Our lawmakers have been embroiled in contentious debates about teacher pay and Medicaid, among other issues, as they struggle to revise our $21 billion state budget. While these are undoubtedly important and deserve attention they are symptoms of a much larger problem.
The 2013 session of the legislature implemented the largest state tax cuts in modern history. We were told these cuts were necessary to put money back into people’s pockets and stimulate our economy. Whether true or not, one thing is certain: the cuts have resulted in a reduction in state government revenues. What our leaders have not talked about is a second round of tax cuts, which, according to the NC Budget and Tax Center, will further reduce state revenues by as much as $300 million in calendar year 2015.
A Charlotte Observer editorial recently stated that elected officials could find the money needed to pay for teacher and state employee pay raises if lawmakers would postpone the implementation of the next round of tax cuts. Few believe such a delay will get serious consideration.
North Carolina’s state budget has experienced boom-and-bust budget cycles for decades. Some years we’ve had surplus money to spend and in others we’ve had to cut state budgets. Yo-yo budgeting doesn’t lead to good governance. No doubt these cycles are caused by fluctuations in the state’s economy but the spikes are made more pronounced because we failed to modernize our tax codes to help level out those cycles.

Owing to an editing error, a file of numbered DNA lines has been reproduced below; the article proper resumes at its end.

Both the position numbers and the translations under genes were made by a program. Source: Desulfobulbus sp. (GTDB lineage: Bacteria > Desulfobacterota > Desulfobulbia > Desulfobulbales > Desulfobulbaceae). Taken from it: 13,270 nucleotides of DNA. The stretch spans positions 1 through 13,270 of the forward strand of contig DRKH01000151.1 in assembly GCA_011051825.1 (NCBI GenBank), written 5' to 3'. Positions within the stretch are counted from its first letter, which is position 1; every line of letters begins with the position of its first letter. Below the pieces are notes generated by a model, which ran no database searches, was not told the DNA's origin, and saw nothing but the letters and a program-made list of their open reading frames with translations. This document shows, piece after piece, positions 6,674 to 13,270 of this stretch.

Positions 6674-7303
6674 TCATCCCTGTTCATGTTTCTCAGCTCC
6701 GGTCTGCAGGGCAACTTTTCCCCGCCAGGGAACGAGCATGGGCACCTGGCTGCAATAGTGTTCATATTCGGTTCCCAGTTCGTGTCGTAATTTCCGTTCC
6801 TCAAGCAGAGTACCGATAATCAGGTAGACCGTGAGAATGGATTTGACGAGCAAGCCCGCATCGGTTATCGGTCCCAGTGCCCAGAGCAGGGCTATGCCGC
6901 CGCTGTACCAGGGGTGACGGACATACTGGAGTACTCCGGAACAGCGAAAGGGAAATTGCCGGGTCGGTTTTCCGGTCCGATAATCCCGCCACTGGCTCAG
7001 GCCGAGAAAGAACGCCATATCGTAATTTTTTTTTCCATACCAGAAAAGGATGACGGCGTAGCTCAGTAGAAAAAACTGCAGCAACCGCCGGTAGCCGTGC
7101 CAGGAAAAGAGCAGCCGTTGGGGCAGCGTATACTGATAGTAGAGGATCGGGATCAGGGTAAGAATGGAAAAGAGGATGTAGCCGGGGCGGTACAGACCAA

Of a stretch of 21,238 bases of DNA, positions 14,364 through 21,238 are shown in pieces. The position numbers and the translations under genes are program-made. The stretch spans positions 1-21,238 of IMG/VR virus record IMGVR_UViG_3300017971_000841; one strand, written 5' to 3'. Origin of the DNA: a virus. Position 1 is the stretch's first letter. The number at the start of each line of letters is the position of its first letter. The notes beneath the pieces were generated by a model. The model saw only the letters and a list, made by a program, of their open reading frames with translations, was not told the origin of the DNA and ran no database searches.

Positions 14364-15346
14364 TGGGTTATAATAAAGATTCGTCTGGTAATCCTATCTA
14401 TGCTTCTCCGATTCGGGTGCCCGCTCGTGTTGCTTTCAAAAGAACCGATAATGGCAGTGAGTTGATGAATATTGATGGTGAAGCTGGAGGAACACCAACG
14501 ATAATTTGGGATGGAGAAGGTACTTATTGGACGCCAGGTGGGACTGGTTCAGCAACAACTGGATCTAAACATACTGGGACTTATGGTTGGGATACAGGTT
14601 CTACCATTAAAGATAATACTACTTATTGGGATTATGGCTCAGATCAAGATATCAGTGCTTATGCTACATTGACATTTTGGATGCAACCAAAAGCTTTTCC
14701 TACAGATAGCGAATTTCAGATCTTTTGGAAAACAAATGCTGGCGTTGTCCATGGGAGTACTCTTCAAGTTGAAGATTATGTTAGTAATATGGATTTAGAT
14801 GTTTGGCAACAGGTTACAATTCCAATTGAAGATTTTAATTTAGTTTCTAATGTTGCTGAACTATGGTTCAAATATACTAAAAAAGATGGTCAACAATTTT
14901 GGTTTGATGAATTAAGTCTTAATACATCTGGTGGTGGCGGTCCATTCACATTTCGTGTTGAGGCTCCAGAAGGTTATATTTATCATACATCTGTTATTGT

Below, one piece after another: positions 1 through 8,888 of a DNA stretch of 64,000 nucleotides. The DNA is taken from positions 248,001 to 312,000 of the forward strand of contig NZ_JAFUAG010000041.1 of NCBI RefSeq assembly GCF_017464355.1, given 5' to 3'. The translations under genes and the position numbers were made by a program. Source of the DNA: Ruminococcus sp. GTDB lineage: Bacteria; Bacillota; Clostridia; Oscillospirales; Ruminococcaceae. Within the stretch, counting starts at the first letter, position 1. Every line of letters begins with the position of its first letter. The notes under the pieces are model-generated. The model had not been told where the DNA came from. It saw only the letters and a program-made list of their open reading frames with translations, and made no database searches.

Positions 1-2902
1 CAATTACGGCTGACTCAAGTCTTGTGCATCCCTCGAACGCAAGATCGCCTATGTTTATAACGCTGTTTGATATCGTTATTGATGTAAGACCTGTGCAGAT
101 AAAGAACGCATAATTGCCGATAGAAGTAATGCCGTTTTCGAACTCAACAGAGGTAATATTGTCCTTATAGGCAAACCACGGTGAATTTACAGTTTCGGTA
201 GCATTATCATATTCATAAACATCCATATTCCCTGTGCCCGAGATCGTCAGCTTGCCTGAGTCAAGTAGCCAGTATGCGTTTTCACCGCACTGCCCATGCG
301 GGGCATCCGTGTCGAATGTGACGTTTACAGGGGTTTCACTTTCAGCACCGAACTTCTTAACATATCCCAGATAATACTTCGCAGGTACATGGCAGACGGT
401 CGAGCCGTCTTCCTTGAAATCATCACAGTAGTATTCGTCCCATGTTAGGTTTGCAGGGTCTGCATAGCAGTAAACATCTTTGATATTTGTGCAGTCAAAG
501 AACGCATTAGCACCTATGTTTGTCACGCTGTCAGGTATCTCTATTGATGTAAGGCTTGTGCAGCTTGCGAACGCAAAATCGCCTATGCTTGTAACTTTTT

For years state leaders talked about the need to reform our manufacturing-era tax codes and the 2013 legislature enacted what they labeled as tax reform; mostly what they did was cut taxes and left most of the tax preferences, exceptions and loopholes from the antiquated codes in place. Whenever serious consideration was given to closing loopholes, such as film tax credits, historic preservation tax credits or other tax preferences proponents quickly mounted effective campaigns that resulted in most of them remaining in place.
We are debating whether tax cuts were needed or even whether they have helped stimulate our economy. There is evidence our state’s economy is improving, albeit slowly, however since the tax cuts have only been in effect a short time it would be difficult to prove they are the primary reason for our economic improvement. We are merely observing that we continue nibbling around the edges of the current issues du-jour, like teacher pay raises, while simultaneously reducing state revenues through tax cuts.
There never seems to be a proper time to hold honest debate and deliberation on the real issue, mainly what is the proper role for state government, what programs and services are we willing to provide and how we will fund them? In the long legislative sessions there are more pressing immediate concerns, like passing a biennial state budget. In the short session lawmakers are mostly interested in revising the second year of the budget and adjourning to campaign for re-election.
Einstein said that if you keep doing what you are doing, you will keep getting the results you’ve been getting. What this means to North Carolina is that state government can expect less revenue in 2015, accompanied by more contentious arguments over how and where to spend it.
Campbell is the executive producer and moderator of NC SPIN, a weekly panel discussion on state issues that airs on WMYT “MY TV12” at 10 a.m. on Sundays and WJZY “CW46” at 6:30 a.m. and 11:05 p.m. on Sundays. You can also visit www.ncspin.com and click on the “Watch NC SPIN Online Anytime” button for streaming. Each week’s show is posted on Friday.